How do you choose your grocery store? Is it based on selection? Prices? Convenience? Size? Sales? Redeeming of coupons? If you’re like me, you shop at a number of stores. Each has its advantages and disadvantages; as a frugal shopper you’re probably trying to maximize the gains while minimizing the expenses.
I’d like to share my grocery shopping strategy with you. Of course unless you’ve lived in or visited France, these stores will be unfamiliar to you, but I’ve chosen to talk about categories of stores- the store itself is not that important. (And for your cultural treat of the day, I’ve linked to a few of their websites. If you want to have a virtual French shopping experience, check out the frommage!)
High-end grocery store
These stores are the nicest; they have in-store bakeries, fully stocked wine aisles, lots and lots of selection. Plus, they’re nice to shop in, clean, well organized, with friendly staff and short(ish) lines. Think this is all a dream? Our neighborhood Carrefour is like this. Of course, you end up paying for such lovely surroundings, but I continue to shop there for two reasons. The first is a 5% discount on store brand products, some of which are available much more cheaply than anywhere else, and the second is their line of green cleaning products, again, cheaper than elsewhere.
How do I maximize my spending? I only buy store brands and I usually only shop when there’s a sale going on. Every few months Carrefour will offer thousands of products for half or two thirds off, and then I stock up. Otherwise I try to avoid the place- it’s too expensive!
Mid-range grocery store
There’s another large grocery store chain in France, LeClerc, that I often shop at. The selections aren’t quite as nice nor as extensive as Carrefour, but there is a wide range of products nonetheless. Most importantly, they’re cheaper. I tend to do a lot of my shopping there because of one factor; one of the stores close to me gives â‚¬5 in store credit for every â‚¬50 spent on Thursdays. Last year I saved quite a bit of money this way, nearly â‚¬400.
Low priced grocery store
These are stores like WalMart, that compete solely on price. While we don’t have WalMart here, we have a few rock-bottom priced chains like ED or Lidl. The shopping experience isn’t quite as nice (products are piled high on pallets on the floor for example), but who really cares when you can get such good prices! I buy a lot of staples at these kinds of stores: cat litter, spaghetti sauce or yogurt for example.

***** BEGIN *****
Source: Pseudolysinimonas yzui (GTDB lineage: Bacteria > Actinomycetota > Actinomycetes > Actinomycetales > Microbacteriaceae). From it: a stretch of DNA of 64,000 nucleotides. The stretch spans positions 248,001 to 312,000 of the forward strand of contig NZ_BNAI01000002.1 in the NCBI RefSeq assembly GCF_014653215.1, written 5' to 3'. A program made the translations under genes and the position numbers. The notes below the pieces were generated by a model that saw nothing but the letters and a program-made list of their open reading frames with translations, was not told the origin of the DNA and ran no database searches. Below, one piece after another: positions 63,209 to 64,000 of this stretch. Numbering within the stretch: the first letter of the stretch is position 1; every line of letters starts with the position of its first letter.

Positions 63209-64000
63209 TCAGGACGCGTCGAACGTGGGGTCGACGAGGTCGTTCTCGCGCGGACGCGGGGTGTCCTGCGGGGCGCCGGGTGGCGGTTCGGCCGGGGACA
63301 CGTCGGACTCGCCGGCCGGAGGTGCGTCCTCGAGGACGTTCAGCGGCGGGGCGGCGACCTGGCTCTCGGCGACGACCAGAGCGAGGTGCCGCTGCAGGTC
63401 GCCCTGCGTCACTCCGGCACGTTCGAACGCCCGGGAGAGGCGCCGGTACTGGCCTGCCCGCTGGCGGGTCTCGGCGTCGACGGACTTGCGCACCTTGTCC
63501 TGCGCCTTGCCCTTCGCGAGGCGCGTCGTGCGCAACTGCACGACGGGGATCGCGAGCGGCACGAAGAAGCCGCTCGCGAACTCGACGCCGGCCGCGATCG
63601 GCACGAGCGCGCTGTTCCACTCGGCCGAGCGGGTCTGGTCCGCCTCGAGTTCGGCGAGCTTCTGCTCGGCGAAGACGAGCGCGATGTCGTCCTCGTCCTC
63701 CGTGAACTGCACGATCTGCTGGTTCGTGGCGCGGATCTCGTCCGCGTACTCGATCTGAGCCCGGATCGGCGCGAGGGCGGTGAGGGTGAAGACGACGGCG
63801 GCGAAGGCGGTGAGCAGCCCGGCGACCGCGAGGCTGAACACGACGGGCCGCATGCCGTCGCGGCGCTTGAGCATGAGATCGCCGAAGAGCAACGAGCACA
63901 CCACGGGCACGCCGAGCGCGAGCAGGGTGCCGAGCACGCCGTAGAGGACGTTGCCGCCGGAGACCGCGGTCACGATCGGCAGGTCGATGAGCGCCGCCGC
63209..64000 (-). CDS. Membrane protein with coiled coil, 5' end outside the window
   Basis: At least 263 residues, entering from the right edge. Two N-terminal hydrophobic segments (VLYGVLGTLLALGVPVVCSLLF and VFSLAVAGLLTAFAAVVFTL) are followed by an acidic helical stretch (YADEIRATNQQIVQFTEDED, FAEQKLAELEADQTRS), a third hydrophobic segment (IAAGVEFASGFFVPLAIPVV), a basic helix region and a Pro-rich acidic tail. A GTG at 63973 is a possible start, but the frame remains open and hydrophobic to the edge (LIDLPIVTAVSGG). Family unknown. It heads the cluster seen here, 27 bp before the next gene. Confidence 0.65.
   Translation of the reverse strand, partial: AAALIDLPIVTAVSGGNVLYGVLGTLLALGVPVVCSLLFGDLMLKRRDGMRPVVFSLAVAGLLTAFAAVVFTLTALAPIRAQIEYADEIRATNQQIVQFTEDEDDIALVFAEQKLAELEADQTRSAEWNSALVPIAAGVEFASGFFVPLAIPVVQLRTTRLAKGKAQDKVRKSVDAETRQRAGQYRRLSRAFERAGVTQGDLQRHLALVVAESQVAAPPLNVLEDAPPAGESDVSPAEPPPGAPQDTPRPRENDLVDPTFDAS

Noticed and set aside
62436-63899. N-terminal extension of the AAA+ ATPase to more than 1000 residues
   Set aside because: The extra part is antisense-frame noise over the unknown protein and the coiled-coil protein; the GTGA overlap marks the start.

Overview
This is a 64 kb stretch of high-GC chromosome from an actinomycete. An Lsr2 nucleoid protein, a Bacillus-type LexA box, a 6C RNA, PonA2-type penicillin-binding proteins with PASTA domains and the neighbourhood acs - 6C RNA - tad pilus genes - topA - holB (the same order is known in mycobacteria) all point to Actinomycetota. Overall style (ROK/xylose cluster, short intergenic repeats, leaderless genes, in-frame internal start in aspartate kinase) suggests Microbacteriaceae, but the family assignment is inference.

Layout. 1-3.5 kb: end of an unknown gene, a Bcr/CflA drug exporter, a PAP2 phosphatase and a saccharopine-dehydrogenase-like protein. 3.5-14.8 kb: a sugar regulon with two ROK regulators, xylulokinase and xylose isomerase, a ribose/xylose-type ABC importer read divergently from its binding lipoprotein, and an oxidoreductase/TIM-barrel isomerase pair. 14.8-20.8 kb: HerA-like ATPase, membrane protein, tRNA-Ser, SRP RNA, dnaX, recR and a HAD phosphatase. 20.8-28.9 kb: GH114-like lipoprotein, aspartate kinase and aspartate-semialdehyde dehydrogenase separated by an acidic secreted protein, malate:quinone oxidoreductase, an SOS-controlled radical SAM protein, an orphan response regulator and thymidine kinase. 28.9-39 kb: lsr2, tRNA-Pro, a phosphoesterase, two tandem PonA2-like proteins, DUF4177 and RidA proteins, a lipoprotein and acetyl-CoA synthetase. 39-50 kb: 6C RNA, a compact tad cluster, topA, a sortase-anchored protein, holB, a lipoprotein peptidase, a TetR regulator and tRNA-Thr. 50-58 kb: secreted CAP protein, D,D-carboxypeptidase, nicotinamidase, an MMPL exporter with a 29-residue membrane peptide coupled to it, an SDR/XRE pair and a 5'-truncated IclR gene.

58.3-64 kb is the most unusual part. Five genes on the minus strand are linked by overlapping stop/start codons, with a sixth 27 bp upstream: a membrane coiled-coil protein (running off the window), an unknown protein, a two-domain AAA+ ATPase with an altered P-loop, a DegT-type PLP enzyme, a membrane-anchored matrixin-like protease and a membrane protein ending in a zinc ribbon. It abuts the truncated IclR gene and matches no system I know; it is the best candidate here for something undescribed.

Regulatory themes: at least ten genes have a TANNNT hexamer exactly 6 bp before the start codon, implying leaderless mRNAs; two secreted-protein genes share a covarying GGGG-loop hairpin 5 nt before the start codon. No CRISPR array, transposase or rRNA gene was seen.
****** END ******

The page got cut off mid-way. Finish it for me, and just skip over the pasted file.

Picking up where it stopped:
Unfortunately, this kind of grocery store isn’t very present in France. How I would love to go to Costco!
Online grocery store
There are a few that I shop at, mostly for the convenience factor. I love being able to shop for groceries in my jammies at 10 pm on a Saturday night (yes, I have nothing better to do than grocery shopping at 10 pm on a Saturday night, sad isn’t it). I love having the groceries delivered to my door. What I don’t love is the lack of selection, nor not being able to pick everything out myself. The last time I ordered groceries online, for example, the oranges weren’t ones I would have chosen myself, and the honey was slightly crystalized. While the shop cheerfully reimbursed my money, it was still a hassle.
One of my favorite online stores however, has a unique proposition; it offers locally produced (and sometimes organic) products from the region in which I live. I love being able to support local businesses, not to mention the ease of being able to buy from multiple producers online.
When shopping at multiple stores, the most important tool is a price book, or at least an understanding of the per unit cost of each item. For example, I know that I can buy regular price diapers for â‚¬.09 per diaper at LeClerc, so when I see them on sale for less I know to stock up. The same goes for all our commonly used products.
Another important tool in the money saving toolbox is the store loyalty card, without which you won’t have access to many of the discounts available. Originally conceived as a way to keep shoppers loyal to one store and one store only, these loyalty cards are now goldmines of data for the companies. But they can be goldmines for the consumer as well, as long as you understand their policies clearly.
I probably rotate through all the above stores on a monthly basis, without a formal pattern. Although it might seem complicated to some, doing so saves me money!
What’s your grocery store strategy? How many stores do you shop at? Are you a member of any of them? Do you use coupons? Let’s hear your money saving food shopping tips!